Did we realize our goals of providing skills practice and building online community? Maybe. I think that students did have a good opportunity to practice—perhaps better than they gave the game credit for. We hoped to address a student engagement problem unique to the online environment, yet the game proved too difficult to administer in an entirely online course. As one student posted on the discussion board, “This is the hardest online assignment, and I have had 10 other online classes.” We did not repeat BiblioBouts and resolved to henceforth and forevermore only use content that can be brought into the learning management system rather than asking students to navigate away to other platforms.

Game #2: Citation Sleuthing

Time passed, Kerry moved on to other projects and no longer co-taught LIB199, and I was ready to try another game in the course. This time I used a book as my starting point: Let the games begin! Engaging students with field-tested interactive information literacy instruction (McDevitt, 2011). I decided to adapt Jenna Kammer’s game called Database Diving (while I was at it, I changed the name as well). It appealed to me because it creates a context for students to practice expert research behavior. Professionals and academics don’t just read an article as a standalone piece—they read it in context and track down sources that catch their interest or relate to their own projects. At the same time, Kammer’s game provides an opportunity to scaffold writing a bibliography, which was part of the final project for my course.

The instructions and rubric for this assignment evolved over the three quarters that I used and refined it. Here is how I presented it the last time it was taught:

Assignment 2: Citation Sleuthing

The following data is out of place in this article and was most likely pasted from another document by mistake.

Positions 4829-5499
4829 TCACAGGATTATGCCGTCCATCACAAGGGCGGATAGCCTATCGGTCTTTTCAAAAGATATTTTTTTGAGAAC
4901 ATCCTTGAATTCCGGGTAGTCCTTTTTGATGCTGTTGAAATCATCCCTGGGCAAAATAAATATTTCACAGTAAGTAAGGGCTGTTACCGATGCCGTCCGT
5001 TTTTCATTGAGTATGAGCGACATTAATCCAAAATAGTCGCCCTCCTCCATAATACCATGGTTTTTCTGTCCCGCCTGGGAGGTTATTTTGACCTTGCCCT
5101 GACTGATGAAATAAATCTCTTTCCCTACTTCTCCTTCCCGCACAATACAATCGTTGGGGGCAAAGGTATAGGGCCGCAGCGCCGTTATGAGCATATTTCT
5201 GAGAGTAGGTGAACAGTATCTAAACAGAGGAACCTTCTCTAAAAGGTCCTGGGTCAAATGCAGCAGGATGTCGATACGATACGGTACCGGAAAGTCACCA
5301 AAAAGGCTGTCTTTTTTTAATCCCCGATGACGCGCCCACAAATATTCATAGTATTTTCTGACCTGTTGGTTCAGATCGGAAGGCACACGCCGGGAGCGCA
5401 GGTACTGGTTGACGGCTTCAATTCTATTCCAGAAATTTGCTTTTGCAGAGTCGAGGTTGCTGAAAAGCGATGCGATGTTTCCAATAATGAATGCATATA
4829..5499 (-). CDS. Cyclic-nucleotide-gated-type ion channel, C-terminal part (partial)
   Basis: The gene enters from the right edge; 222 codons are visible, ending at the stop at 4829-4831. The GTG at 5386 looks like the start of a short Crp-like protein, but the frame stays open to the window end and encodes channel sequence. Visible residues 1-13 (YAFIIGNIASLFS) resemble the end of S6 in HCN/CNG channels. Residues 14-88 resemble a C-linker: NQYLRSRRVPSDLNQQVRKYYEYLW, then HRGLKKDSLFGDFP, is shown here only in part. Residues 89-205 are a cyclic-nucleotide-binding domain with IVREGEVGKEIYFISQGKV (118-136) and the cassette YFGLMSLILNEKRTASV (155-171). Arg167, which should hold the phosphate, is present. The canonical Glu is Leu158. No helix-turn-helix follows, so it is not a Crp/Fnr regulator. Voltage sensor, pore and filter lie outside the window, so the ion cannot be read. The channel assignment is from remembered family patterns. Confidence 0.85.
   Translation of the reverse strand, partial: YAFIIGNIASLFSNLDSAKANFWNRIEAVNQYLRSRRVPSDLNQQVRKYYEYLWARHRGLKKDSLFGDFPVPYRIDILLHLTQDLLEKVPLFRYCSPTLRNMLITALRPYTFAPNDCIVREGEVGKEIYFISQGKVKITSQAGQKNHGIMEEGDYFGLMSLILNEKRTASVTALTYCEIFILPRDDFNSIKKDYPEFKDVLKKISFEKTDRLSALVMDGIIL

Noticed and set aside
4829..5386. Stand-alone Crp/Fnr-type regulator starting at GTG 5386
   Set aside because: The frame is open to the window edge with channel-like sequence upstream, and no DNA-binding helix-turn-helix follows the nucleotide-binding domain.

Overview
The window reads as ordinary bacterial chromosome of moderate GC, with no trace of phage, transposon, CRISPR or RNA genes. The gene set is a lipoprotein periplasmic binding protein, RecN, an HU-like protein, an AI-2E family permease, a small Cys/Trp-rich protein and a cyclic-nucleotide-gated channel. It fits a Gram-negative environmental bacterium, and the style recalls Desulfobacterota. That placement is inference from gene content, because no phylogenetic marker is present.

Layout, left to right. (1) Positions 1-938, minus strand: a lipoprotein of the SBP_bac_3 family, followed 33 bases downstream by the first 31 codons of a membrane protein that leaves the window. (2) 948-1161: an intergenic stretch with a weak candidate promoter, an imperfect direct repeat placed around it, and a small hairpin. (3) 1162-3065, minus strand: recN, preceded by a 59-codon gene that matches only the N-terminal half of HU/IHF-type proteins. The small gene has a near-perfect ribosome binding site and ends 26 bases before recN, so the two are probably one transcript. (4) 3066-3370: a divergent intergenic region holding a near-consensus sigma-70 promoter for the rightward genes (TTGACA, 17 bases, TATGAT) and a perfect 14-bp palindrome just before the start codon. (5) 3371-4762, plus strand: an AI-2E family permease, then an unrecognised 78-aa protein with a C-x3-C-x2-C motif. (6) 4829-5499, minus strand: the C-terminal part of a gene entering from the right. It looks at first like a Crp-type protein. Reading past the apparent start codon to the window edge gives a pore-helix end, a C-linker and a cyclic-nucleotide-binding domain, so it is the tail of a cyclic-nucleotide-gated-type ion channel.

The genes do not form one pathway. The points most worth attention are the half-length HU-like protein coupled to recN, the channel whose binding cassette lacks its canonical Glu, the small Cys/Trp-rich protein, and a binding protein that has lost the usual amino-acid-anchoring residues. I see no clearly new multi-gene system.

This assignment has two goals: practice tracking down the sources of information mentioned in articles you read; and practice writing perfect citations in the style of your choice.

1. Read Dan Fisher’s article, Ready for the “Digital Natives”?, and write a perfect citation for it.

2. Track down at least 5 of the sources referenced in the post and write perfect citations for them (I counted 13 potential sources that you could cite for this article).

3. Keep going… If you see a reference list in one of the linked sources, track down and write perfect citations for those sources as well.

 4. Organize your perfect citations in a timeline, oldest to newest (note: usually bibliographies are organized alphabetically by the author’s last name, but for the purposes of this assignment please organize chronologically). In order to get full credit for this assignment, your timeline must include:

  • Citation for Fisher’s article;
  • Citation for at least one book;
  • Citation for at least one scholarly article;
  • Citation for at least one report from a private organization;
  • Citation for at least one website or webpage.

5. The group leader will upload the citation timeline to the specified group dropbox. Make sure that the names of participating group members are at the top of the document.

Note: Perfect citations don’t have any formatting mistakes. We care about punctuation, capitalization, italics, the order of the elements, etc. Visit the citation handout if you need a reminder of the resources available to you. The best you can do on this assignment is 5/10 if your citations are not perfect.